To help your child to talk more, it's a good idea to talk to her whenever you're together, carrying on a flow of conversation about what you're doing, and about what she is doing. Try to be animated, using gestures and lots of expression in your voice. Emphasize important words and phrases. But you should pause frequently and for what may seem to be a long wait, so your child has a chance to digest what you have said and to respond. It also helps to have lots of books around and to read to your child often.
Try to encourage his talking by asking some open-ended questions (such as "How do you...?" or "What do you think?") or by talking about subjects he is interested in. Sometimes, for very quiet children a good beginning is to ask him to fill in words in familiar rhymes or stories that they know by heart. Really listen to your child, getting down at his eye level and looking at him when he talks. When playing together, follow your child's lead and talk about what you're playing with.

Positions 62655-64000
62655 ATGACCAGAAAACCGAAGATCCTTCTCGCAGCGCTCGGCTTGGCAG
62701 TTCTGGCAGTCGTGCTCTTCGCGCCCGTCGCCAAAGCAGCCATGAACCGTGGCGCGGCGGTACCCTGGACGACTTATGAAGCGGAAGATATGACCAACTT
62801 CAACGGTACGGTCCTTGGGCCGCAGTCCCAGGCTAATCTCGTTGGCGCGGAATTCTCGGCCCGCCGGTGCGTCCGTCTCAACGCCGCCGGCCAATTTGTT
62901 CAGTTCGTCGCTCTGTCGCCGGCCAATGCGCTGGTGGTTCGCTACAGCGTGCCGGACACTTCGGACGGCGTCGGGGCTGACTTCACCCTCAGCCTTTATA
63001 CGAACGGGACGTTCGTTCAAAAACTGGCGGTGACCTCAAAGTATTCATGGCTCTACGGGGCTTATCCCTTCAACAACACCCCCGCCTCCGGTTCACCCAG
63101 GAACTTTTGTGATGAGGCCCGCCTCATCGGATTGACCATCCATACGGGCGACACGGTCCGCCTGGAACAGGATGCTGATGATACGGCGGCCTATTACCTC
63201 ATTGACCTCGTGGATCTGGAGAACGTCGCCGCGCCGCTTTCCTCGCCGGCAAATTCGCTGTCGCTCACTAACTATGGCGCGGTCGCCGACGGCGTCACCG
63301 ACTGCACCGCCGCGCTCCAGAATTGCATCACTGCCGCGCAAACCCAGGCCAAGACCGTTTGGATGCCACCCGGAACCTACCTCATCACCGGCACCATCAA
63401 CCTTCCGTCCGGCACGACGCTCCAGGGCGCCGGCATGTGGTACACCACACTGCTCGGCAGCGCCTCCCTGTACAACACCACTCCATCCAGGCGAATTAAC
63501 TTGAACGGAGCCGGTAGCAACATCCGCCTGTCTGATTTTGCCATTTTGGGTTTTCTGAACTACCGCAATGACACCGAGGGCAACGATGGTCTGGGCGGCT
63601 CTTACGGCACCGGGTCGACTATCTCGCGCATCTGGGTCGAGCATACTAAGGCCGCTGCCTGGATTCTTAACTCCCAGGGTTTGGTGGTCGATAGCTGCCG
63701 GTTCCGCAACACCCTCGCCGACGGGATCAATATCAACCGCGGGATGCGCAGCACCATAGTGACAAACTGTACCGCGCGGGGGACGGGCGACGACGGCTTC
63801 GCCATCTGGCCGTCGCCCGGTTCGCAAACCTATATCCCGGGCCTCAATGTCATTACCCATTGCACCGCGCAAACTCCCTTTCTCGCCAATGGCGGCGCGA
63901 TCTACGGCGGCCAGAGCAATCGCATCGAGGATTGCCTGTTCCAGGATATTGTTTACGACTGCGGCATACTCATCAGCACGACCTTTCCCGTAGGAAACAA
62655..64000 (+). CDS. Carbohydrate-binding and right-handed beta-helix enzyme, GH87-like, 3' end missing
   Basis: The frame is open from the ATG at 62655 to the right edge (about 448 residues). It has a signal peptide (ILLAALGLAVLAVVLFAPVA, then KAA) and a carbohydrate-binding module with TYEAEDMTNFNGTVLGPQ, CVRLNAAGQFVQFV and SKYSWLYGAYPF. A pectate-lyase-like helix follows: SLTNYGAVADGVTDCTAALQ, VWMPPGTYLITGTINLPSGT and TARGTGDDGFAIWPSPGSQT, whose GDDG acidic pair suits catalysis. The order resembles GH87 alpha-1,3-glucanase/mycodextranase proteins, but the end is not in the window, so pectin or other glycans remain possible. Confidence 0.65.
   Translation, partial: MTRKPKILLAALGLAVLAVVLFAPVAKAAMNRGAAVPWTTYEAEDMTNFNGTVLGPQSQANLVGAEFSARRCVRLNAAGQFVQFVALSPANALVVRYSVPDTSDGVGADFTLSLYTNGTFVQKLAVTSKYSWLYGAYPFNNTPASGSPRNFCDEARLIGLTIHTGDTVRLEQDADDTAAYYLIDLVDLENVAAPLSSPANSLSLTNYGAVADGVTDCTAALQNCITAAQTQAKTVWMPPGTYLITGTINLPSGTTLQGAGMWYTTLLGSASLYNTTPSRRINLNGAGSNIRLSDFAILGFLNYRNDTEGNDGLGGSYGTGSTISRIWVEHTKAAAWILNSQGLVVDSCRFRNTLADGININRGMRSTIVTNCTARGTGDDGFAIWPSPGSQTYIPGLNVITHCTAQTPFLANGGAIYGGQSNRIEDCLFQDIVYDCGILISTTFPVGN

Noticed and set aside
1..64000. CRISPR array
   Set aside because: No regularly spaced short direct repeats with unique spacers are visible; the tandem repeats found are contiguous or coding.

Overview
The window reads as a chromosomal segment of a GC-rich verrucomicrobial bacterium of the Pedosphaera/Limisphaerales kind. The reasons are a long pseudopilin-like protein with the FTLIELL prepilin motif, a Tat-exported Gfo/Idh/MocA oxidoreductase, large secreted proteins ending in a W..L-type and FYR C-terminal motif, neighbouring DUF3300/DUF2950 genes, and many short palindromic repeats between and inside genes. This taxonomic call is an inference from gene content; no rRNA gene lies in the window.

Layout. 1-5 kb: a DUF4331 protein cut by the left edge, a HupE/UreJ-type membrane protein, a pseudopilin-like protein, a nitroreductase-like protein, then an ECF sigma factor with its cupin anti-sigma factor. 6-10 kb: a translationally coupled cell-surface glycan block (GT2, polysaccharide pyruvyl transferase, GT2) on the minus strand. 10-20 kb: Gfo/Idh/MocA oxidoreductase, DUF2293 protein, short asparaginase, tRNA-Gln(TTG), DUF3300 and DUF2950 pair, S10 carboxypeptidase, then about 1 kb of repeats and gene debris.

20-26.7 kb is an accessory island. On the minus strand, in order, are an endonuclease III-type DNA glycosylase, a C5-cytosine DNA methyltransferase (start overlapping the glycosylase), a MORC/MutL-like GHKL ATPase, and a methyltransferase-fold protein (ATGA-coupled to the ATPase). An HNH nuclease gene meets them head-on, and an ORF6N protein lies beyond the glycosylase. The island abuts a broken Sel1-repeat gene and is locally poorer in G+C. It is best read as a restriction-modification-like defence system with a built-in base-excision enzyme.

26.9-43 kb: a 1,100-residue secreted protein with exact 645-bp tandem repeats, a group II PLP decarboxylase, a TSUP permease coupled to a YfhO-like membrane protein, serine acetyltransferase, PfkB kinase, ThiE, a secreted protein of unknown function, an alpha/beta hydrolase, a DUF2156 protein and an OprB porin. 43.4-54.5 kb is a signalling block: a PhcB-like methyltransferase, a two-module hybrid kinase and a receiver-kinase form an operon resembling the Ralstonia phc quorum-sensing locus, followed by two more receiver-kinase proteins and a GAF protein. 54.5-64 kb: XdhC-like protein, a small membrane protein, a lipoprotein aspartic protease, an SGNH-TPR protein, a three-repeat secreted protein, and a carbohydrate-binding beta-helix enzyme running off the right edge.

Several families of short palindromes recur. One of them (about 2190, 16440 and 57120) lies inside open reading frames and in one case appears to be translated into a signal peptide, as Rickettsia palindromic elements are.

It may be tough, but try not to get frustrated by what sounds like "baby talk" from your child. And don't correct your child's speech too much. The best thing you can do is set a good example in the way you talk.
If you are concerned that your child is behind in language, you may want to call the Canadian Association of Speech-Language Pathologists and Audiologists at 1-800-259-8519.